The Universal Notebook: New Columbia or Douglass Commonwealth?

490
advertisementSmiley face

There are so many problems in this country that resist solution – racism, gun violence, sedition, Coronavirus – primarily because Republicans refuse to act, that it would be refreshing to find some simple problem like, say, statehood for Washington, D.C., that we could solve with a bipartisan vote. 

No, wait. Republicans won’t let that happen either. 

Back in 1993, the only time D.C. statehood has come to a vote in the House of Representatives, it was defeated 277-153 with 151 Democrats, one Republican (Rep. Wayne Gilchrest of Maryland) and one Independent (Bernie Sanders of Vermont) voting for it and 172 Republicans (including Maine’s Olympia Snowe) and 105 Democrats voting against it.

OK, it wasn’t all Republicans to blame in ’93, but it likely would be this time, if HR 51, the Washington, D.C. Admission Act, ever comes to a vote.

In April, the House voted 216-208 along party lines to make D.C. the 51st state. But the filibuster rule that requires 60 votes to pass anything important in the Senate probably dooms the measure. Senate Minority Leader Mitch McConnell, R-Kentucky, has called D.C. statehood “full-bore socialism.” Of course, anything that isn’t totally self-serving looks like socialism to Republicans.

My first reaction to D.C. statehood was that a city-state doesn’t make much sense in the 21st century. And if you were going to turn a city into a state wouldn’t you start with New York, Chicago, or LA? And if you’re concerned about D.C. residents not having representation in Congress, wouldn’t it make more sense to have folks in Washington vote in Maryland or Virginia? In fact, that’s exactly what they did until 1801.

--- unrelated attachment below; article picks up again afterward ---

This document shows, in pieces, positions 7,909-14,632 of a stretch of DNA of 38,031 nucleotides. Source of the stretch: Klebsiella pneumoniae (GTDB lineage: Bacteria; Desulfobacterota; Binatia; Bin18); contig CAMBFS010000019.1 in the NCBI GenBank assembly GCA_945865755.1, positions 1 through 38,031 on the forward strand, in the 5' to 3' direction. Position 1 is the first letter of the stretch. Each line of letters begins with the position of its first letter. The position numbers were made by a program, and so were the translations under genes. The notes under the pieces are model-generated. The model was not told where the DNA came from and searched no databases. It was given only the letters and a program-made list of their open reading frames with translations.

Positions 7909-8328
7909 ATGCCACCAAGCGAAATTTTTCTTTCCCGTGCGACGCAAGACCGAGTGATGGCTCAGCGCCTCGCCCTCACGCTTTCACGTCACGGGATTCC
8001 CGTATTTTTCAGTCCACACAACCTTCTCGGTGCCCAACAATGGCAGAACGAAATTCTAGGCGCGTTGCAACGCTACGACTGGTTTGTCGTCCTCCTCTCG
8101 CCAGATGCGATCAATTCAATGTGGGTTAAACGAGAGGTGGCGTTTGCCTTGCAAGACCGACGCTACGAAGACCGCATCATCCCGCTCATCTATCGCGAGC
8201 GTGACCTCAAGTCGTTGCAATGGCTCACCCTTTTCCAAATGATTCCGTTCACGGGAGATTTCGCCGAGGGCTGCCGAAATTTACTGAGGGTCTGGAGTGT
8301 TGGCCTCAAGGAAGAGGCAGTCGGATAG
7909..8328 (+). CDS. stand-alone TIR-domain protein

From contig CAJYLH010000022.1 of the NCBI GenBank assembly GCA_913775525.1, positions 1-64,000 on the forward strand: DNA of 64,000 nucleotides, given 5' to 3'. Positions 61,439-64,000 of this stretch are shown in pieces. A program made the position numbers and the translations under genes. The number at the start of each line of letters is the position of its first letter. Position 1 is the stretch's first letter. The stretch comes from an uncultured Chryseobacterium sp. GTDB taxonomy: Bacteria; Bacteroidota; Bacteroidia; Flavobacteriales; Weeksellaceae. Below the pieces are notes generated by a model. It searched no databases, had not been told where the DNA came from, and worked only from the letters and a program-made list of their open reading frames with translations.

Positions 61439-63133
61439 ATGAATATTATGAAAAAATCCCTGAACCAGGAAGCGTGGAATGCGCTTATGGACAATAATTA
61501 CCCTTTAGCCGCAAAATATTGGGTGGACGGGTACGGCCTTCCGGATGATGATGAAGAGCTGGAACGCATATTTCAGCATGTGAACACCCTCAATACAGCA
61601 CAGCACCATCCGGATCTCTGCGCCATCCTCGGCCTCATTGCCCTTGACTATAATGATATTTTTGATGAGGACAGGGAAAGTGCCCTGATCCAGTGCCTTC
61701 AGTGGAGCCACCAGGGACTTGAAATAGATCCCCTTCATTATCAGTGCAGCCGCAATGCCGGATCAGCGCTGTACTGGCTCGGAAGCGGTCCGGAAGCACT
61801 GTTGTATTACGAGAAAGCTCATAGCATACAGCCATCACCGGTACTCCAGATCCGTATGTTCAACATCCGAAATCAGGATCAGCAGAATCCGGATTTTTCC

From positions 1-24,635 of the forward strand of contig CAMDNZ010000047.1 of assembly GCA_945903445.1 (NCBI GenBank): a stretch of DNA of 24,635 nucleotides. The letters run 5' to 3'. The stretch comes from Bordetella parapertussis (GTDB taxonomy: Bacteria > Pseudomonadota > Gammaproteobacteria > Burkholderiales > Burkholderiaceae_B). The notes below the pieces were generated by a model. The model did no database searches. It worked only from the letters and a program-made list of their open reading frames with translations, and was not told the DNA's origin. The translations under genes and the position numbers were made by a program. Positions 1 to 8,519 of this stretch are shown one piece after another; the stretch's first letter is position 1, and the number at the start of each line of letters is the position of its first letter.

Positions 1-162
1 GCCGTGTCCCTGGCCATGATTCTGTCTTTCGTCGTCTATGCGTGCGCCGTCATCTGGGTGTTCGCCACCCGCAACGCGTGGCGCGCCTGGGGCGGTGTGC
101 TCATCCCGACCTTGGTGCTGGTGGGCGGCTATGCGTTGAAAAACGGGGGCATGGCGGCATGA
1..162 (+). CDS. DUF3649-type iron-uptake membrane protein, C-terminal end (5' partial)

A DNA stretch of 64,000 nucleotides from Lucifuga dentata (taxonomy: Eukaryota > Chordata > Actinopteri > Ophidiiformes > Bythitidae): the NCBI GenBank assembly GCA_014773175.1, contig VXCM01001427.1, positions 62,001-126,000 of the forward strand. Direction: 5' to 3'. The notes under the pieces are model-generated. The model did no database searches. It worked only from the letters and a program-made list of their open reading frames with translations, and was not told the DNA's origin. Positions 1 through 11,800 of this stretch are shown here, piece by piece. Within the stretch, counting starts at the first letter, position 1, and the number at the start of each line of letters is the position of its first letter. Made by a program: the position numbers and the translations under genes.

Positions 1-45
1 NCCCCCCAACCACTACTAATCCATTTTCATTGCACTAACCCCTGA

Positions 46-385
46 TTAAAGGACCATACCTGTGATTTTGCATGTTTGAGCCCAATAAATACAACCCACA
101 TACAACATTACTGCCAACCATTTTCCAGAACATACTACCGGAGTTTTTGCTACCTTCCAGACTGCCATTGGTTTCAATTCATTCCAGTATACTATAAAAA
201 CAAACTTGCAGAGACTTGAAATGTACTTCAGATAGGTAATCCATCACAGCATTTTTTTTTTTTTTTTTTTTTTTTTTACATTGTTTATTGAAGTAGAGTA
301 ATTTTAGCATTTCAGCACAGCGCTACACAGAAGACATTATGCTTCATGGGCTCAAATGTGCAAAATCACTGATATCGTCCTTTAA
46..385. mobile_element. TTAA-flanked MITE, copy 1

From 1801-1961, however, D.C. residents couldn’t vote in federal elections at all. Since 1961, they have had three Electoral College votes and since 1970 they have had a non-voting member of the House.

The Northwest Ordinance of 1787 established that a district or territory needed a population of at least 60,000 to apply for statehood. The District of Columbia is home to some 714,000 citizens, more than live in Vermont and Wyoming and half as many as here in Maine.

In terms of physical size, D.C. strikes me as too small to be considered for statehood. Little states like Rhode Island (1,045 square miles) and Delaware (1,954 square miles) at least have a thousand square miles. 

The city that was to be called New Columbia in 1993 and now would be known as the State of Washington, D.C., in which D.C. would stand for Douglass Commonwealth to honor abolitionist Frederick Douglass, is a tad smaller (68.34 square miles) than Portland (69.44 square miles). 

Personally, I kind of like the idea that members of the U.S. Supreme Court who live in D.C. don’t get to vote for the senators who confirm them. And statehood for D.C. could open a Pandora’s Box of statehood for Puerto Rico, American Samoa, Guam, the Northern Marianas Island, and the U.S. Virgin Islands. Not sure there’s enough room for all those stars on Old Glory.

When Sen. Tom Cotton, R-Arkansas, a vehement opponent of Critical Race Theory (the idea that systemic racism exists in America), objected that the proposed State of Washington, D.C. would not be a “well-rounded working-class state,” Rep. Mondaire Jones, D-New York, who is Black, replied, “I had no idea there were so many syllables in the word ‘white.’” 

Yep, systemic racism exists in America. It is a core value of the Republican Party.

The reason Republicans oppose D.C. statehood is that the nation’s capital is 50 percent African-American and 77 percent Democrat. That’s good enough for me.

Edgar Allen Beem has been writing The Universal Notebook weekly since 2003, first for The Forecaster and now for the Phoenix. He also writes the Art Seen feature.